Everyone will have heard by now the ruling in the case of the Sharps. The couple were married for 5 years and had no children.
The usual starting point for splitting assets on divorce is one of equality. Especially when there are no children and both parties are earning. Family lawyers have been watching this case intently as the decision may affect how we are able to advise in these matters.
The wife, Mrs Sharp, was a successful energy trader and received millions of pounds in bonuses throughout her marriage to Mr Sharp who worked in IT. She has managed to successfully argue that her husband should not automatically receive 50% of the assets and the Court of Appeal agreed with her. The Court of Appeal ordered on Tuesday that he should receive £2m of the estimated £5.45m. This was contrary to the decision of the High Court which ordered that she pay £2.75 million.
Mrs Sharp’s lawyers successfully argued that the majority of the assets were accumulated by her and therefore it would be unfair to order that the husband would receive half. This is a major step away from previous cases we have seen where an equal split has been ordered even if one party was the major breadwinner.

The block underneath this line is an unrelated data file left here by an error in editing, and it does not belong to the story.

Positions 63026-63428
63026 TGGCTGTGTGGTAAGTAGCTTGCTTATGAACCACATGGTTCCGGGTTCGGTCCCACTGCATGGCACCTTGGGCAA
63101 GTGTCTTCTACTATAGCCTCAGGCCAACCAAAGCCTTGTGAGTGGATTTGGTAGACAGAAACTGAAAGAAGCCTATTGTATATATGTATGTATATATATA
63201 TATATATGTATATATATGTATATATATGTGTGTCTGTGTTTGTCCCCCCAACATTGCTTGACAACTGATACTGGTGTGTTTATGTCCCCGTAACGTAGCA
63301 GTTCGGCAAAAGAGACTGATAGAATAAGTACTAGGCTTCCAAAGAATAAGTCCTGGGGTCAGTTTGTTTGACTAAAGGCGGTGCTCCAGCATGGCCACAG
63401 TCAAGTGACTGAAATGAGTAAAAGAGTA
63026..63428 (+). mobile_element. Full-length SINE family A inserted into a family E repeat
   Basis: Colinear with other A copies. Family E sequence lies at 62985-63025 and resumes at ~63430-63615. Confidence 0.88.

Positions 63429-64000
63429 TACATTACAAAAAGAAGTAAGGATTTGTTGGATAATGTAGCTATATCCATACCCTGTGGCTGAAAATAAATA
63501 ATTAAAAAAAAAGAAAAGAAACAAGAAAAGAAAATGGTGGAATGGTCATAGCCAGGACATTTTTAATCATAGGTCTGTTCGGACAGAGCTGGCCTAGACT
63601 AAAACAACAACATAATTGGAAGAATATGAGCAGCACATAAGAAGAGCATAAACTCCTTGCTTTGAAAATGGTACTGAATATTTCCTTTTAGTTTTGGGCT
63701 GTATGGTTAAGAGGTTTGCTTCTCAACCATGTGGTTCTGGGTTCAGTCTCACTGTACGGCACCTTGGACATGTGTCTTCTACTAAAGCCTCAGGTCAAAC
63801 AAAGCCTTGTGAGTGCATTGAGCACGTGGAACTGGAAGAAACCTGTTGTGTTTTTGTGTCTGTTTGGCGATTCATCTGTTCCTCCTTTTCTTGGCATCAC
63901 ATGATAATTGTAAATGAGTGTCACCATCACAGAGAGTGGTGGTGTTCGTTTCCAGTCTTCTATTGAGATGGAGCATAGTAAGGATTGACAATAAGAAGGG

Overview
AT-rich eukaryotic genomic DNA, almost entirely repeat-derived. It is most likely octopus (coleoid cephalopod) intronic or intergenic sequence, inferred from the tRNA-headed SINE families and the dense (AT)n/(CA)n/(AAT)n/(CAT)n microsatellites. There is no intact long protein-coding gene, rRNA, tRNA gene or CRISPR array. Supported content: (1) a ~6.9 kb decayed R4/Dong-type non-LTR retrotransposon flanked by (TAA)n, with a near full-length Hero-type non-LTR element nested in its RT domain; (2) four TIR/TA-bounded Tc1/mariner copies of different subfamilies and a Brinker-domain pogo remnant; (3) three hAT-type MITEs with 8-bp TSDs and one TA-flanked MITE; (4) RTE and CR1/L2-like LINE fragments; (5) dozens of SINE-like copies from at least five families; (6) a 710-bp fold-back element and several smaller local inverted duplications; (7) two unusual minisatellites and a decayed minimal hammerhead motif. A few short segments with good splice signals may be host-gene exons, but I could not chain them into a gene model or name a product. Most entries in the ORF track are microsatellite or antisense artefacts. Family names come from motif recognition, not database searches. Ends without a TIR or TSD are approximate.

It shows that the appeal route can change a case significantly and this result mostly probably came as a shock to those advising the husband. Family lawyers will now need to look at the assets in the case and how these were accumulated, especially with short, childless marriages.
Watch this space…..
A successful energy trader who received millions of pounds in bonuses has won an appeal in London to cut her divorce payment to her ex-husband, in a ruling that could have implications for dual-income divorced couples.
Julie Sharp, a City trader, received £10.5m in bonuses during her five-year marriage to her ex-husband, Robin, who worked in IT.
In 2015, Ms Sharp was ordered by a High Court judge to pay her ex-husband £2.75m from their £5.45m in marital assets after their marriage ended.
However, she appealed against the decision and the Court of Appeal on Tuesday cut the award payable to Mr Sharp to £2m, made up of £1.1m of property assets and £900,000 in cash.